North Valley Justice of the Peace

On the national level, one political party clearly has enough representatives and senators to pass whatever health-care proposals it desires.  It has not done so in part due to public opposition.  Meaningful debate is always good and every American knows that they have a right to free speech and to question their government.

However, concerned citizens who appeared at town-hall meetings and tea party protests were accused of spreading lies and being uninformed.  One commentator noted that doing so keeps supporters of new health care entitlements from having to contemplate the possibility that these citizens have a rational basis for opposing so-called health care reform.

Both sides have used terms incorrectly and out of context, even though there are clearly defined meanings.  One such term is “unconstitutional.”

Generally the U.S. Supreme Court has established three categories of what kind of review will be applied to a government’s actions to determine whether something is constitutional.  If strict scrutiny is applied, then the law or action will be upheld only if it is necessary to achieve a compelling government interest.  On the other end, if a rational basis test is applied, then the law will be upheld if it is merely rationally related to a legitimate government interest.  Between these two, there is an intermediate scrutiny that, if applied, will uphold a law if it is substantially related to an important government purpose.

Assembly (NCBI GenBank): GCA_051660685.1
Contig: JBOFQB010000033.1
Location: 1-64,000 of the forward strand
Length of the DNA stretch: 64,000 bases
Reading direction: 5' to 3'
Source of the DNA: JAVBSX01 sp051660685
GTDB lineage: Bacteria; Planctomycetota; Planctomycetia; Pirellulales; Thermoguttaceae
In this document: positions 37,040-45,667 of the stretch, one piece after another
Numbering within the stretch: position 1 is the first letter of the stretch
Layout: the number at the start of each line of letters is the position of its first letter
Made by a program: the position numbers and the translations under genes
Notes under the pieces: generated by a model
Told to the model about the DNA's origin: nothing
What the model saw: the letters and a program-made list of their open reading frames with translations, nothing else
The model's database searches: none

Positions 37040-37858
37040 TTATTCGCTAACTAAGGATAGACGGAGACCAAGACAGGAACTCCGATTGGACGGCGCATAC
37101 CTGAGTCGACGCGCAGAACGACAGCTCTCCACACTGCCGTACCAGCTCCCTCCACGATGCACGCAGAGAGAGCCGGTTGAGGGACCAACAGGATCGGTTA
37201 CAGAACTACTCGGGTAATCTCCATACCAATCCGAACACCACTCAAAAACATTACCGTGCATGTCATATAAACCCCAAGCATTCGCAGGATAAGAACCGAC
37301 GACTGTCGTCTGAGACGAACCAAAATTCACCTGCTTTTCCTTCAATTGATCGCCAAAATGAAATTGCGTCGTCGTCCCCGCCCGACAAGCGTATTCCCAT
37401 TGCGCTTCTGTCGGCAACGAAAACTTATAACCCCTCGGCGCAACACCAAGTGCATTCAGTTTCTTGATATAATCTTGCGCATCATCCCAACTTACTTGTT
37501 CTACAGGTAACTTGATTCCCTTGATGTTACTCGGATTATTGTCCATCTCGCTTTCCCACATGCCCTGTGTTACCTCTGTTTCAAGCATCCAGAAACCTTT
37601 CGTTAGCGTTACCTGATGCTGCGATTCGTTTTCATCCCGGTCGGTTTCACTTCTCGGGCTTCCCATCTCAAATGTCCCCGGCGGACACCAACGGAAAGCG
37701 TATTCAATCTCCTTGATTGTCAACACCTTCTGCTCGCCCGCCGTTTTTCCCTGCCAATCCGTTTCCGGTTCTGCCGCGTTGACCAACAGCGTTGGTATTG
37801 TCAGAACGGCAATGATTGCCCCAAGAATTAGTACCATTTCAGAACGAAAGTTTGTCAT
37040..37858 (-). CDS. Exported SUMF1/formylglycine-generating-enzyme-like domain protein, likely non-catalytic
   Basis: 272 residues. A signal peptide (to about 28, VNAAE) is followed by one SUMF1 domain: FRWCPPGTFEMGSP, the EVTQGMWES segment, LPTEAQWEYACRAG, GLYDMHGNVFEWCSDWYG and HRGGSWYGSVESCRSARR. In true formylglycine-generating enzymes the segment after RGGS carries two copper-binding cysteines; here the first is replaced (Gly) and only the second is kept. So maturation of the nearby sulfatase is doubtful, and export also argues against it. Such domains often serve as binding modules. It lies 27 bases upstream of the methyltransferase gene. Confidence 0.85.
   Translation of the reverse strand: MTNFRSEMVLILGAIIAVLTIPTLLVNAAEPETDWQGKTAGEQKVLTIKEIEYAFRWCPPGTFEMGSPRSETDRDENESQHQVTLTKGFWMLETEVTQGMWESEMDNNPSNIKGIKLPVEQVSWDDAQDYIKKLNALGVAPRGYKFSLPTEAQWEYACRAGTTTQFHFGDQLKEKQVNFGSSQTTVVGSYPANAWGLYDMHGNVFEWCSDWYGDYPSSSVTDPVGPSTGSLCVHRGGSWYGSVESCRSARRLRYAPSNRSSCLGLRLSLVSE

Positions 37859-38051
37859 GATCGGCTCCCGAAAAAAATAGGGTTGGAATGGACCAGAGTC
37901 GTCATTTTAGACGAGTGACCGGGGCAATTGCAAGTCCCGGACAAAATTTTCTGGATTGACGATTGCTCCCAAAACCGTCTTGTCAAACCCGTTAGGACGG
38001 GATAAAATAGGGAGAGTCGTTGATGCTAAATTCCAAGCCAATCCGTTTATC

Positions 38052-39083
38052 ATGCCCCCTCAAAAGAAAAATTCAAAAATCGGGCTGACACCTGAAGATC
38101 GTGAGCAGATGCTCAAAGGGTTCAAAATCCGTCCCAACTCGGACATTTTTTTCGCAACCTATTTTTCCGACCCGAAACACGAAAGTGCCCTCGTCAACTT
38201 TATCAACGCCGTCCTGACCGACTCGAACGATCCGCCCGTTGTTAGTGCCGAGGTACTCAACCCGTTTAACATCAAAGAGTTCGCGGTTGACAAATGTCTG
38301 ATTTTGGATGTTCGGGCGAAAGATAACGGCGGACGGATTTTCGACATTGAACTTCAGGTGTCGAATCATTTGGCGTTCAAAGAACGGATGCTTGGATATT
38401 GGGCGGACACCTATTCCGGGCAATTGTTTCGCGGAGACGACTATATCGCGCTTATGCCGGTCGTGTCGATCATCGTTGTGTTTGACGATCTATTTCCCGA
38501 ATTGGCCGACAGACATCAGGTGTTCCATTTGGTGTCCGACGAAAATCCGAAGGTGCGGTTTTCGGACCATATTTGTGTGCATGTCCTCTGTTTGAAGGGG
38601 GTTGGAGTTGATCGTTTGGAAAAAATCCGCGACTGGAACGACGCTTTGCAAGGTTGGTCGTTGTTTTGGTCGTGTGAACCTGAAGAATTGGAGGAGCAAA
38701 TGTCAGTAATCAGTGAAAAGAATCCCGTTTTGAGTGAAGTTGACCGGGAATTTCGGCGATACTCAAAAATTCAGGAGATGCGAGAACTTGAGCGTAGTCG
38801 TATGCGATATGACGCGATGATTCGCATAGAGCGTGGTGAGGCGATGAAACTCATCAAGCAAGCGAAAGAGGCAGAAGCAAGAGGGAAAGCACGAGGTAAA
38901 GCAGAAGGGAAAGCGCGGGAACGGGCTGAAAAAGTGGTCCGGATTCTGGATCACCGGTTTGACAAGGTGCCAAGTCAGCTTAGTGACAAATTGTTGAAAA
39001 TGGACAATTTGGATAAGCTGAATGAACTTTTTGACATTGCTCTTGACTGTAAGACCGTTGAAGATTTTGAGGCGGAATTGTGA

The level of scrutiny to be applied will likely control the outcome of the case.  For example, if something is a fundamental right, like anything in the First Amendment, or has been declared to be a fundamental right, like the right to privacy, then strict scrutiny will be applied to government action trying to restrict that right.  Any restriction based on someone’s race is also going to trigger strict scrutiny.

Free speech works as an example.  Freedoms of speech and assembly allow the free flow of ideas and debate and are a prerequisite for a free society.  However, there are numerous time, place and manner restrictions on speech.  For example, false advertising, defamation and the disclosure of top secret information are not protected speech.

The next time you hear someone declare that an action of either the previous or current President to be “unconstitutional,” feel free to ask them, “How?”  It might be fun to see whether they understand their own argument.

Judge Williams is the presiding justice of the peace for the Northwest Regional Court Center.  His column appears monthly in The Foothills Focus.